Copyright © 2023, ABC Audio. All rights reserved.

Severe storms that brought deadly tornadoes to South are now moving east

ABC News

The storm system that brought deadly tornadoes to the South is now moving east, bringing threats of rain and hail with it.

A tornado watch remained in effect for millions of people in parts of Alabama, Georgia and the Florida panhandle on Sunday morning, according to the National Weather Service, after six people were killed and dozens more injured from tornadoes that touched down in Tennessee on Saturday.

As this line of storms continues to push east, they have a likelihood to remain strong to severe in strength, as well, forecasts show. The chance for tornadoes and damaging wind will continue to spread toward the East Coast on Sunday.

An observed tornado passed through the southern suburbs of Raleigh, North Carolina, around 12:45 p.m. ET, just before a tornado watch in the region expired at 1 p.m.

Severe weather threats will continue throughout Sunday into parts of the Carolinas.

The areas with a slightly higher risk of seeing the strongest storms include Wilmington and Greenville in North Carolina. Places like Jacksonville, Florida; Charlotte, North Carolina; Baltimore and Washington, D.C., will also have the chance of strong storms.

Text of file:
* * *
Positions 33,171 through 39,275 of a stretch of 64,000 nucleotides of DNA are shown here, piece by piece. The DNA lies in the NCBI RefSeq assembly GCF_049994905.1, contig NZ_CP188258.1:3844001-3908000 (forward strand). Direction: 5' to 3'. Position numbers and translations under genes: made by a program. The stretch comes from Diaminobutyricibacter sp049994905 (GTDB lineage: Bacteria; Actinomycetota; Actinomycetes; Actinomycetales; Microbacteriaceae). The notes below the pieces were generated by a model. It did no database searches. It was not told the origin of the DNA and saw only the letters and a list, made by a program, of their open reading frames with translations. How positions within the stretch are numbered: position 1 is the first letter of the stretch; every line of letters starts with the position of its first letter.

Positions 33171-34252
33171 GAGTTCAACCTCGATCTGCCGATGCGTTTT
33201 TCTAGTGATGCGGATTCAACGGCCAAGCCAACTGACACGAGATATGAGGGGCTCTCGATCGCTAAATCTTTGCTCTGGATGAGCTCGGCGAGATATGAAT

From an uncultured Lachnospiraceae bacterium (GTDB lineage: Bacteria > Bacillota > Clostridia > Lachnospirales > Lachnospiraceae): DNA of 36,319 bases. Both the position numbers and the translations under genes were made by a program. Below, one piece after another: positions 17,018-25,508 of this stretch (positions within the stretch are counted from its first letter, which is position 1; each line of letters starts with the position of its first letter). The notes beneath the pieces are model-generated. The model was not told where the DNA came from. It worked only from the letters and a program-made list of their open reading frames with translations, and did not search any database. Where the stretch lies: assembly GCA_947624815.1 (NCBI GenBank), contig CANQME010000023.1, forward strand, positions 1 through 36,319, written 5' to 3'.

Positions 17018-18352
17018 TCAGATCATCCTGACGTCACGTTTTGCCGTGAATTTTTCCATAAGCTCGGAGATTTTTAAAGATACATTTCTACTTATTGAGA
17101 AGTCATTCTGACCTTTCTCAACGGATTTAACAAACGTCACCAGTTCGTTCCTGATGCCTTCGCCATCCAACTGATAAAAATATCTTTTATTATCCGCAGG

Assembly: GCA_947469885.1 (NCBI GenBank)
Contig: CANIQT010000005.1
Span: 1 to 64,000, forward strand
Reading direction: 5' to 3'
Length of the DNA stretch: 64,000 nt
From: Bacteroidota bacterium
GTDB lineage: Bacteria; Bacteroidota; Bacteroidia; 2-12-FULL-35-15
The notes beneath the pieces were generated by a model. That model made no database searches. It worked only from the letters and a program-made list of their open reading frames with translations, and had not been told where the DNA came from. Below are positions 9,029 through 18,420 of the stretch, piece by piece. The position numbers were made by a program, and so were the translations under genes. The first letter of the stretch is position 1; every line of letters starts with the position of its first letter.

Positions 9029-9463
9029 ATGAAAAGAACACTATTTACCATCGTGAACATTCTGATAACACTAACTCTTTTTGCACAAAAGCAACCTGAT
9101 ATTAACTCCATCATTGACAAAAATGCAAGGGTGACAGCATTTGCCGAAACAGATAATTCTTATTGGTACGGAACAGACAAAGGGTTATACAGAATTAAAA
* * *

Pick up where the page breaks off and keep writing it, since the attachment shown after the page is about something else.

In addition, more than 50 million people from Virginia to Maine will be under flood watch due to torrential downpours. Some of the areas in upper New England, mainly New Hampshire and Maine, that have seen significant snowfall the last couple of weeks will be seeing warm rain Sunday that will melt some of that snow and add to the flood threat, forecasts show.

The 1 p.m. ET NFL game between the Los Angeles Rams and the Baltimore Ravens at M&T Bank Stadium is expected to be rain-soaked with some lightning, as well.

By 5 p.m. Sunday, storms will be over Jacksonville, Tampa and up the Georgia coast into South Carolina, forecasts show.

The flood threat will be greatest Sunday evening and overnight, as torrential rain pours across the I-95 corridor. Significant ponding on roads is likely, and winds will be gusting up to 50 mph, causing terrible driving conditions all night.